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Mec under pressure

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By Macdonald Thom:

Some political parties and civil society organisations (CSOs) which attended Wednesday’s National Elections Consultative Forum (Necof) meeting in Lilongwe have said there should be an independent investigation into circumstances that led to the loss of some equipment used in voter and civil registration.

The meeting, organised by the Malawi Electoral Commission (Mec), follows a similar one held in August.

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Unlike the last meeting which was dominated by a growing demand for re-opening of centres in the first phase of voter registration, Wednesday’s meeting was dominated by queries on how kits for civil registration and voter registration went missing.

One kit, which was meant to be used in Mwanza in the fourth phase of voter registration, was found in Mozambique on September 29 2018. It went missing when it was being transported to Mwanza. But when it was recovered, the kit did not have a laptop and printer.

In Mzuzu, a laptop and a power bank also went missing from Mec’s warehouse at Katoto between October 23 and 24.

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During the meeting, Mec Director of Information and Communication Technology, Muhabi Chisi, made a presentation in which he assured the stakeholders that the loss of the kits would not affect next year’s tripartite elections.

National Registration Bureau (NRB) also made a presentation whose aim was to dispel fears that loss of the equipment would have an impact on the elections.

Despite the explanations, the stakeholders still wanted more action on the issue.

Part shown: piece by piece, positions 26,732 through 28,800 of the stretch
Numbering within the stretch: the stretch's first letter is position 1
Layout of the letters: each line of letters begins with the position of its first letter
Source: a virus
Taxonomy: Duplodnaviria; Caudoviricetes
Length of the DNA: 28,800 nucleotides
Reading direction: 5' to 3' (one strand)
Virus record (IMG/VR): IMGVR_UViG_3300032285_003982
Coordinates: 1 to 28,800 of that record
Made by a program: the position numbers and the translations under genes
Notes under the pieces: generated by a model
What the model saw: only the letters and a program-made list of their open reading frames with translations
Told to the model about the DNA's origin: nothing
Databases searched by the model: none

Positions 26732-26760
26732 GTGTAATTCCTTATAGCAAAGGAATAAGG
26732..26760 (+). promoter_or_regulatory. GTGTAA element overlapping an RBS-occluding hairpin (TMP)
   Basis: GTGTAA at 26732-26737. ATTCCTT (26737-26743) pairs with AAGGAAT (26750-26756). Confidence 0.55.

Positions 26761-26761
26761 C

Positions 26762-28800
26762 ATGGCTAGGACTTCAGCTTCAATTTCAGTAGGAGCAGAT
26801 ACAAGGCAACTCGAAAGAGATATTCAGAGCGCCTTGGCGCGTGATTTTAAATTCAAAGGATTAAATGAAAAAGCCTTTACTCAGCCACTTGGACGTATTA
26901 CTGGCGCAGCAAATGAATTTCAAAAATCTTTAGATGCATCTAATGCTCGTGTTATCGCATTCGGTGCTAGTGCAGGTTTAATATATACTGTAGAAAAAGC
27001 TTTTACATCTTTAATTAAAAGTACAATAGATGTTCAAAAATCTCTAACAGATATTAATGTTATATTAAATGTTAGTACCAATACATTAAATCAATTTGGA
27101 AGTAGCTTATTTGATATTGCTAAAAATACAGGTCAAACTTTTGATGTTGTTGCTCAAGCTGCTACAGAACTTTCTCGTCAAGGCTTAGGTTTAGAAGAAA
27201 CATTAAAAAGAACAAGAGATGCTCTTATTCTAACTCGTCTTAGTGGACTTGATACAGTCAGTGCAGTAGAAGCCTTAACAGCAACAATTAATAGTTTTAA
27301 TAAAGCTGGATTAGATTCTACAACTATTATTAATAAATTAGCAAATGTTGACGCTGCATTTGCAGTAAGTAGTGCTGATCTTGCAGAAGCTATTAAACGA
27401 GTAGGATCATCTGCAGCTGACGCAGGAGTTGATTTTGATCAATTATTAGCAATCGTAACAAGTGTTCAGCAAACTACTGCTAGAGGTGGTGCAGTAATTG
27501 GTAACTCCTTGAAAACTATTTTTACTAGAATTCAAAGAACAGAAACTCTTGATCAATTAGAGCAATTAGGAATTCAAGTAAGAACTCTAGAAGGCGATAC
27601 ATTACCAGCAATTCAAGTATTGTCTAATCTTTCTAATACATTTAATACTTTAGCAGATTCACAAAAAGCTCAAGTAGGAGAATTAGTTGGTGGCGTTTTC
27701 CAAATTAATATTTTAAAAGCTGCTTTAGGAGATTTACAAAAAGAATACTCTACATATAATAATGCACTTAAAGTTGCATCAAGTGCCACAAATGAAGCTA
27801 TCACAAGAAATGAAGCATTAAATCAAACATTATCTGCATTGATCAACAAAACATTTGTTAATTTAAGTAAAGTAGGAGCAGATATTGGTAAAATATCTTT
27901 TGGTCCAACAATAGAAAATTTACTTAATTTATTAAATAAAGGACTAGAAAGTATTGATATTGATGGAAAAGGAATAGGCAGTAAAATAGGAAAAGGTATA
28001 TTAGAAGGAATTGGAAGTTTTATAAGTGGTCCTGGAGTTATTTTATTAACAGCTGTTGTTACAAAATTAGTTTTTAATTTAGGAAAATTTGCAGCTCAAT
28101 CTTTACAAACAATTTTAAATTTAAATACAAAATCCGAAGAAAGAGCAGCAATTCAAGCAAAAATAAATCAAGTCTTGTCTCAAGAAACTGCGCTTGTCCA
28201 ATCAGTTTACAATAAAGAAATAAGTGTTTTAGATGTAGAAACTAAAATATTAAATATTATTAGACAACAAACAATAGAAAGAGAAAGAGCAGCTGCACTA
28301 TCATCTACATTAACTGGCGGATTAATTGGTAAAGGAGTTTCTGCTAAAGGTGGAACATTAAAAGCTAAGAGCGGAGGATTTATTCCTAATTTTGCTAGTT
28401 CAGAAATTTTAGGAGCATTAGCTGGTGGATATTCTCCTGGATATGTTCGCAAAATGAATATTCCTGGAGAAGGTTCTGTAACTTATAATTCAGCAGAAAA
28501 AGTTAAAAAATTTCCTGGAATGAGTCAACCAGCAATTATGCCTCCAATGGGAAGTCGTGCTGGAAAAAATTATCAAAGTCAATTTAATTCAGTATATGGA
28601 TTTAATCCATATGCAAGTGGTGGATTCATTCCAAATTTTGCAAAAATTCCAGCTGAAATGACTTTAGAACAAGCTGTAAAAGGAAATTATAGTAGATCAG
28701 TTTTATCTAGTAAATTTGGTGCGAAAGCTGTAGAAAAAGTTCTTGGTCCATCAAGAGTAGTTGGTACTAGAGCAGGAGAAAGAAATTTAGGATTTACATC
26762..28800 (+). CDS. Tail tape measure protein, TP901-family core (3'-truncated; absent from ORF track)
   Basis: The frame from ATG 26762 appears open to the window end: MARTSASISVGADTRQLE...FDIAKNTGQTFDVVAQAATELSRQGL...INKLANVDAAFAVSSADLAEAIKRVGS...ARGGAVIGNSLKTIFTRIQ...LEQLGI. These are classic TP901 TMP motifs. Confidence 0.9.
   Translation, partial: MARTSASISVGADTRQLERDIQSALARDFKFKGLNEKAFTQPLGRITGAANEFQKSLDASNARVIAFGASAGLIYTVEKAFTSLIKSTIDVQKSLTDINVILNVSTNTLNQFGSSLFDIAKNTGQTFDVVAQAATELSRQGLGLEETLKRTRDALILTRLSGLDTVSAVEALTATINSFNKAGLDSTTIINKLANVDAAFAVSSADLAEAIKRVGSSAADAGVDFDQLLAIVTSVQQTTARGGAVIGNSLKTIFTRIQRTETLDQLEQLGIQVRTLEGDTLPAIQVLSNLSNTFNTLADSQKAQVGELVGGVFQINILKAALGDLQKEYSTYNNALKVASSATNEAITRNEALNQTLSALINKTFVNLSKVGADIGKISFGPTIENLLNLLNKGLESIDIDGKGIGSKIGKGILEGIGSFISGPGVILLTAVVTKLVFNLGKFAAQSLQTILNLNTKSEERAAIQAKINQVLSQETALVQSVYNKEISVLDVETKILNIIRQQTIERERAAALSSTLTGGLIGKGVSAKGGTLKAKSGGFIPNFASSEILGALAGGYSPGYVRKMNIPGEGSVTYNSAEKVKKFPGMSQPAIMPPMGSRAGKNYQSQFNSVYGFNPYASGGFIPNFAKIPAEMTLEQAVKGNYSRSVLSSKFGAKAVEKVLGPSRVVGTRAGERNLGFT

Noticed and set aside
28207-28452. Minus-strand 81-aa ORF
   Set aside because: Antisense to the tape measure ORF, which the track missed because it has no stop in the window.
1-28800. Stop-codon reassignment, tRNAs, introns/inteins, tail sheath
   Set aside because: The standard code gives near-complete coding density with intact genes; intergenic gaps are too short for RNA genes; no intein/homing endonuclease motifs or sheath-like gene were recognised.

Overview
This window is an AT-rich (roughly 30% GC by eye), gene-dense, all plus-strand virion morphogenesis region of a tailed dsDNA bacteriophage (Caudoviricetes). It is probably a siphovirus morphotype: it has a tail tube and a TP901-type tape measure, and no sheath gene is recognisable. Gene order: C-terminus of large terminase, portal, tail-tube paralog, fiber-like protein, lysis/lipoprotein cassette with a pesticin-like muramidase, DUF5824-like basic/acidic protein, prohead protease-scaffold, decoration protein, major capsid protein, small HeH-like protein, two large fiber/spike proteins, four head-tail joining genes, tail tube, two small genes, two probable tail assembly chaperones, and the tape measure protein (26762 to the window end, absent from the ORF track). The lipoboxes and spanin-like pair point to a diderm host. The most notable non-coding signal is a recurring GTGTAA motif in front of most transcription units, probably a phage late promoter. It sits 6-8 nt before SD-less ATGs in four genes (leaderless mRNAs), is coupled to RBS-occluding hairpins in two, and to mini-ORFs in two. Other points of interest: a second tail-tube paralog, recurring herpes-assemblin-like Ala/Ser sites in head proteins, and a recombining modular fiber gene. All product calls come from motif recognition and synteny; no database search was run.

Malawi Congress Party deputy secretary general, Catherine Gotani Hara, said there is need for Mec to allow other experts to probe the issue.

“Mec has given us an explanation. We understand whatever we have been told about how the kits went missing. But we, as political parties, want further investigations into this issue,” she said.

People’s Party Secretary General, Ibrahim Matola, suspected that the loss of the equipment was planned.

“We need a private investigator into [to look] the issue. It seems that [the loss of the equipment] was a product of a deal gone wrong between Mec and the driver of the lorry. Therefore, we need to get deep into this issue,” Matola said.

Malawi Electoral Support Network Chairperson, Steve Duwa, also supported the idea of hiring an independent investigator.

“We came here because there was a problem. Mec was supposed to tell stakeholders what happened.

 People now have a lot of questions. Mec has given us an explanation, let us give them the benefit of doubt. But we support an idea of having independent investigators. This should be linked to investigations by the police,” he said.

Other stakeholders wondered why, up to now, Mec is not making public all names of people involved in the matter.

Mec Chairperson, Jane Ansah, indicated that the police are still investigating the cases.

“It will be premature to mention names. We need to protect the rights of all people who might have handled the kits,” she said.

She, however, said Mec is ready to have independent investigators on the issue.

“You can have people look into these issues, look at the gadgets and come up with your own conclusions. We are open. We are transparent,” Ansah said.

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